The case for Pete Buttigieg

The 2020 election. With Democrats and Republicans gearing up for the primaries, a heated race between the remaining Democratic candidates is underway.

One such candidate, South Bend’s former Mayor Pete Buttigieg, launched his campaign in April of 2019. A young, charming candidate that reflects Obama type optimism, Pete has shifted from someone voters didn’t take seriously to a frontrunner in the 2020 election. 

Unlike some of his counterparts, Buttigieg has taken a more moderate approach to progressive policy. In terms of healthcare and higher education, for example, Buttigieg has opted for proposals that don’t aim to drastically change U.S. systems, rather, to reform them. Though Buttigieg isn’t as far left as Senators Warren and Sanders, he isn’t a centrist either — he’s a comfortable and pragmatic progressive who won’t cause concern about alienating voters. 

Let’s breakdown some specific policies that will be huge voter issues heading into the primaries.

Far-left front runners Warren and Sanders have predicated much of their campaigns on Medicare-for-All, however, Indiana’s former mayor has something different to say. Buttigieg does not support the elimination of private insurance. He wants to offer “Medicare for All Who Want It,” essentially leaving Medicare as an option for all American citizens (but not stripping anyone of their current insurance). By doing so, Buttigieg hopes that private insurers will be forced to lower their prices to compete with Medicare, making both private and public insurance better options for everyone. He plans to fund Medicare, a $1.5 trillion price tag, by rolling back tax cuts passed under Trump’s administration (generating $1.4 trillion in itself) and pins the remaining costs on negotiations with private insurers.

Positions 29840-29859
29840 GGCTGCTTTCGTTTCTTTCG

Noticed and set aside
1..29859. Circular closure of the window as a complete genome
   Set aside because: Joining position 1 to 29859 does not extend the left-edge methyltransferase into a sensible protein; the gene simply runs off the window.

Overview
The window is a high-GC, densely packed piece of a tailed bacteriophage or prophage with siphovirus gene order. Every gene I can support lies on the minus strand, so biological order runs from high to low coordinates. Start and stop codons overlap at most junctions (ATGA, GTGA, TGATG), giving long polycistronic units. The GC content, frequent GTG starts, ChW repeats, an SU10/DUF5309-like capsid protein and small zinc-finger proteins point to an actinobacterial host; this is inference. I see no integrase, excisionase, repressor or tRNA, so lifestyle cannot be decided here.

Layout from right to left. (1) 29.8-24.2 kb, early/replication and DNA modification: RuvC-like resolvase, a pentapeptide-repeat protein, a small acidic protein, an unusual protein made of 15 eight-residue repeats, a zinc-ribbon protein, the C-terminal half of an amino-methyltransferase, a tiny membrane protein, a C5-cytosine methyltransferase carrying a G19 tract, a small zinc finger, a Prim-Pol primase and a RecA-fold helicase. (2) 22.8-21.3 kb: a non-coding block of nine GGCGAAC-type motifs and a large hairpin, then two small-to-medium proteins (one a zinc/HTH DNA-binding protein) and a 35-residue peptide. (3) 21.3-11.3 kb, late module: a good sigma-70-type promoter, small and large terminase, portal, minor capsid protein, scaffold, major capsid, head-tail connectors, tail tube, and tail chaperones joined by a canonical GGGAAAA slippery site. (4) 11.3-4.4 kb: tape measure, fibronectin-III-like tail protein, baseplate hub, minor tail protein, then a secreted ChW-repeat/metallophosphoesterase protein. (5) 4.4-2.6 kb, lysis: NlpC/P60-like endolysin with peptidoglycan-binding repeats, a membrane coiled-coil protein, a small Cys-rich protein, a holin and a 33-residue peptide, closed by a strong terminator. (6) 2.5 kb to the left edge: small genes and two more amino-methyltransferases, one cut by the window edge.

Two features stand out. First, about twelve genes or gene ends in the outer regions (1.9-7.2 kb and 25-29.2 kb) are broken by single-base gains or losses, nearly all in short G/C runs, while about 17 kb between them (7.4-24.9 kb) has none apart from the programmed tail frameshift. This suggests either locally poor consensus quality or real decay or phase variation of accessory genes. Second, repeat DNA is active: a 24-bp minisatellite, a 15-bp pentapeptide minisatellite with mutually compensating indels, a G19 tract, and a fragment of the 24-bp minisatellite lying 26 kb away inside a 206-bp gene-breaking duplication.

In terms of higher education, Mayor Pete has several contentions on how to make college a more accessible and affordable option. First, he promises free tuition to those who need it (regarding public institution enrollment), which stands at about 80% of American families. Second, he plans to increase Pell Grant funding by $120 billion, and increase the maximum Pell Grant’s size by $1,000. Pete also will tie together inflation and Pell Grant costs, covering both tuition and cushion room to afford basic necessities like food and housing. To account for the grappling student loan crisis, Buttigieg proposes the automatic enrollment of students who fall behind on their loans into programs that help guide student loan repayment.

Then again, there are controversies regarding his time as mayor. Being accused of gentrification, turning a blind eye to systematic racism, and criticizing whistleblowers, many of Pete’s actions/views go directly against the values of the Democratic Party.

In 2015, during his term as Mayor, Buttigieg demoted black police chief Darryl Boykins and refused to hand over cassette tapes containing conversations about his demotion. Many say Pete was afraid of these tapes being released, as he feared racist conversations between white police officers may be on them. Again, this is all hearsay at this point, but many (especially in Indiana) considered this fiasco sketchy to say the least.

Buttigieg has openly denounced whistleblowers Edward Snowden and Chelsea Manning, and while some whistleblowers can be dangerous to the American public, Buttigieg also disapproves of those who can help the American government against threats from outside forces. If elected President, potential whistleblowers could be veered off by Buttigieg’s inherent dislike of revealing classified information.

All in all, Mayor Pete is certainly an excellent option for those who don’t find themselves aligning with the other frontrunners and voters who are looking for a man who can, as he puts it, “win the era.” As the Democratic party is looking to elect anyone that can beat President Trump in the 2020 election, this rising star might be their best bet. 

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